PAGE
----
July 17, 2009
July 17, 2009
Process for ADAAA Regulations Underway,
Barran Liebman LLP
Electronic AlertElectronic Alert, July 9, 2009
Do you use employment tests for hiring or promotion opportunities?
Under Title VII of the Civil Rights Act, an employer generally may use facially non-discriminatory examinations or other selection devices for hiring or promotional decisions unless the test disproportionately affects employment opportunities such as on the basis of race–in other words, unless it creates a disparate impact. But a new decision from the U.S. Supreme Court signals a different approach. On June 29, 2009, the Court held in Ricci v. DeStefano, that an employer is not free to disregard test results just because it fears a challenge to an employment test on a disparate impact theory.
The City of New Haven used a race-neutral exam to fill positions of lieutenant and captain in its firefighter ranks. The exam was carefully prepared but still resulted in disproportionately higher test scores for white applicants compared to African-American applicants. The fire department decided not to implement the exam results and left the positions unfilled because it feared that promotions based on the exam would expose the City to liability for disparate impact discrimination under Title VII. The successful employees, who would otherwise have been promoted, sued claiming that it was disparate treatment to take their promotions away just because the city wanted to avoid potential litigation.
The Supreme Court held that the City’s decision to disregard the test results and its refusal to promote the successful applicants was itself unlawful race-based discrimination, even though the City argued that it believed in good faith that its actions were necessary to comply with the law. The Court also rejected the firefighters’ argument that such a decision by an employer is justified only where the employer would be, in fact, in violation of Title VII. The Court instead took the middle ground, announcing that an employer must have a “strong basis in evidence” to believe it will be subject to disparate impact liability before it can intentionally discriminate against non-minority employees. In other words, there must be a “strong basis in evidence” that the test had a disparate impact and a statistical evidence of racial disparity in the test results is not enough to meet that test.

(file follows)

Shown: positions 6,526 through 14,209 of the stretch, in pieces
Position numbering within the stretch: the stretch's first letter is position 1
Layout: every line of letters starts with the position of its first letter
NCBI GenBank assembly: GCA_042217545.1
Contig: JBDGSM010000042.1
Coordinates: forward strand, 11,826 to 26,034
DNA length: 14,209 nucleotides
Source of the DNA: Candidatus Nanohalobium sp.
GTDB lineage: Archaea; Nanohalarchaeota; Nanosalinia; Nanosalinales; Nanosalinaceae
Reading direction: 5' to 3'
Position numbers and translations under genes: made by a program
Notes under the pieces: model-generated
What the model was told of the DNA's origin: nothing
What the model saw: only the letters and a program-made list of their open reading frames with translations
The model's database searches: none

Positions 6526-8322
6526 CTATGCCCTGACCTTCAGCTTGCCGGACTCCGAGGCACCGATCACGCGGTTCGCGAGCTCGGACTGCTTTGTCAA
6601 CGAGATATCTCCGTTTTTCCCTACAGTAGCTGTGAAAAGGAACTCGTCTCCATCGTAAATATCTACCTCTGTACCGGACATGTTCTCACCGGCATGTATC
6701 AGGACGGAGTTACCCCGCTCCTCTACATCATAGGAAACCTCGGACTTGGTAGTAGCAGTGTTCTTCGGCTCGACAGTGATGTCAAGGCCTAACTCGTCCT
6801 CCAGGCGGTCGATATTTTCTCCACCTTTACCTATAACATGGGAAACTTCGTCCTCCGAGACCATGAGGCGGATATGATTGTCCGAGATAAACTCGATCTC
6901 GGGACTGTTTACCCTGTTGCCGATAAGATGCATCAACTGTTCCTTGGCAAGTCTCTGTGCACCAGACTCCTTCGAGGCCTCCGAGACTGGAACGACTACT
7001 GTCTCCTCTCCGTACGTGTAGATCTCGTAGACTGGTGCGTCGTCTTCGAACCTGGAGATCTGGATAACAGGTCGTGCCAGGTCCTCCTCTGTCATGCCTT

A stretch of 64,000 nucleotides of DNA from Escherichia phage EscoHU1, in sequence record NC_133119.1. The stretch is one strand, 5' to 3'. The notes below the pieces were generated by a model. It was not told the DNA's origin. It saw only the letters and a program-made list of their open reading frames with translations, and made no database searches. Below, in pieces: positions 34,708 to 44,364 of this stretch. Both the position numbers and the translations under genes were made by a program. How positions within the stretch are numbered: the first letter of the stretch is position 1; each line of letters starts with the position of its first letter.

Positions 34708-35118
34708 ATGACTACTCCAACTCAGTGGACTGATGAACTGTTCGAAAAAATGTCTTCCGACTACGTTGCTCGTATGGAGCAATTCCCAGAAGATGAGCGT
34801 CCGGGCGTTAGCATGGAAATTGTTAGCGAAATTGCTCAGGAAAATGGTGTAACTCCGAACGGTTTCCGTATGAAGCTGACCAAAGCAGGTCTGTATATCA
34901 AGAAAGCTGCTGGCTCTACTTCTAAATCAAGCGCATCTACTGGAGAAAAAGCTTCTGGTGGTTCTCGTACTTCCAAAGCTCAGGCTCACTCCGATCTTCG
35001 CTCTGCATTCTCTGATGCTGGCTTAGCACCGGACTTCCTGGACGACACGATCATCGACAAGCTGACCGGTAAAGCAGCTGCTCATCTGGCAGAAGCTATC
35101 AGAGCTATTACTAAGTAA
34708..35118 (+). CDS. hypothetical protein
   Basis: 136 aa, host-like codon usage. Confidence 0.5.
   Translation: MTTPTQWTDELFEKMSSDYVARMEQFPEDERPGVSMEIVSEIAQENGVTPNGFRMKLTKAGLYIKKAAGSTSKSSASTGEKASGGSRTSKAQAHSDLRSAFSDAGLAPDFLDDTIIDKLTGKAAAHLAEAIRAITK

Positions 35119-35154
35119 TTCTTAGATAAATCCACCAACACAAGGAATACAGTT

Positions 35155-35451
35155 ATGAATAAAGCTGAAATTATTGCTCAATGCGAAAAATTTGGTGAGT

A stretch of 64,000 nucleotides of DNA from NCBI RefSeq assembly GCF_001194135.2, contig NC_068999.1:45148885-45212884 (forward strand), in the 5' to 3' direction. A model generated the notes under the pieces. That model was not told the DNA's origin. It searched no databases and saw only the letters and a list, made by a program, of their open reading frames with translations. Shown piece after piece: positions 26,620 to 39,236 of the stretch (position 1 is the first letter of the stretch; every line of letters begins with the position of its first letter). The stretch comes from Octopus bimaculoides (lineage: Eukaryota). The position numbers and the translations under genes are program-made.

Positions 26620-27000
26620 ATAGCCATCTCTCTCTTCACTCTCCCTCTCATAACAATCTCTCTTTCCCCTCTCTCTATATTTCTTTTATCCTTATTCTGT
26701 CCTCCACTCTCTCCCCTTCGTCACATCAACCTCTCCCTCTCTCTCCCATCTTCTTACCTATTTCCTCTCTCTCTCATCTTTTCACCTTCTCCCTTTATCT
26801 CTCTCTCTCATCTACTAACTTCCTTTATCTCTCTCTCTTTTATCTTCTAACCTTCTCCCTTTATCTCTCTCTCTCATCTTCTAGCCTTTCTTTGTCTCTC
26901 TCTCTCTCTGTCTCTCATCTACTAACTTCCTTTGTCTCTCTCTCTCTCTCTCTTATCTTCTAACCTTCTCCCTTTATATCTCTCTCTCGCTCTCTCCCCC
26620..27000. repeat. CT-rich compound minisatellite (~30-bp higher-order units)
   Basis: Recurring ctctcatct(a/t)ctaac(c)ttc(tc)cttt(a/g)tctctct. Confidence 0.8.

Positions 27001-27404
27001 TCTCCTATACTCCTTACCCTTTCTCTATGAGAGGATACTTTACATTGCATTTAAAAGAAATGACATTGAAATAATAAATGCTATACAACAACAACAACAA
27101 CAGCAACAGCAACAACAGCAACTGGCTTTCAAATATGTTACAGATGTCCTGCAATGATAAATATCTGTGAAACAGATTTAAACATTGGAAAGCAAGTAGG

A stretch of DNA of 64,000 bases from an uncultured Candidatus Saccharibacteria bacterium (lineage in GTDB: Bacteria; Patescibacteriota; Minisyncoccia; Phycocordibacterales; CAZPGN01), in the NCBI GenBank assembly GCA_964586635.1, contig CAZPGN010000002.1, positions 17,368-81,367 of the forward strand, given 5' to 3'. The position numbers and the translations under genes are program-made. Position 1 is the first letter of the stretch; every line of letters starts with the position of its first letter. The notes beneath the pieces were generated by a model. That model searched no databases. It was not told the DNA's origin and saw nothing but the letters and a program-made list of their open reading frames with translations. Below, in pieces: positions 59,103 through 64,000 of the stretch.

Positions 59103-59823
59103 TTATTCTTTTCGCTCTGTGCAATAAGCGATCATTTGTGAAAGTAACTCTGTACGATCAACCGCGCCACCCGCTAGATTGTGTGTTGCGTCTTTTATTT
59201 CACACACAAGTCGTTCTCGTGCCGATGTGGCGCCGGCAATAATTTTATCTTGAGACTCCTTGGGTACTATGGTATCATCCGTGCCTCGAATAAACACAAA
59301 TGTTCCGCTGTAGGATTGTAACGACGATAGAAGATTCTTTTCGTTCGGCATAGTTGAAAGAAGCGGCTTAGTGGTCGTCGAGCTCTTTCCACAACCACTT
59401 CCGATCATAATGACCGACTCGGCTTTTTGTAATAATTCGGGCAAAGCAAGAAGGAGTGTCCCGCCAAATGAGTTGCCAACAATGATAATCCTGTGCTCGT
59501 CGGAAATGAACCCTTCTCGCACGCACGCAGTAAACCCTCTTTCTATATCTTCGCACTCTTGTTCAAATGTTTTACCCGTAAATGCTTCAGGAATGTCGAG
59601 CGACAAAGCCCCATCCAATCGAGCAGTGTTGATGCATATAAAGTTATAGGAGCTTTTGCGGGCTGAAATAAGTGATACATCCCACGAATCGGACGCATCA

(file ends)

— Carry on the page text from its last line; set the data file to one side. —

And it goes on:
What Employers Need to Know
Employment tests can be a good thing, but employers need to take a hard look at their tests, both prior to and after implementation. They should evaluate tests prior to their use to ensure they are consistent with business necessity (that the test actually serves the business purpose it is intended to serve) and consider whether other alternatives exist that would serve the employer’s legitimate needs without creating a disparate impact. Employers cannot rescore the test and ignore results to achieve a more desirable racial distribution. Rather, employers should proceed with employment decisions unless there is a strong basis in evidence that the test is no longer consistent with business necessity or that an alternative exists that would serve the employer’s legitimate needs without the impact.
***** Electronic Alerts are written by Barran Liebman attorneys for their clients and friends. Alerts are not intended as legal advice, but as employment law, labor law, and employee benefits announcements. If this has been forwarded to you, and you would like to begin receiving Electronic Alerts directly, please call Traci Hopfe at 503-276-2115 or email email@example.com. Copyright © 2009 by Barran Liebman LLP
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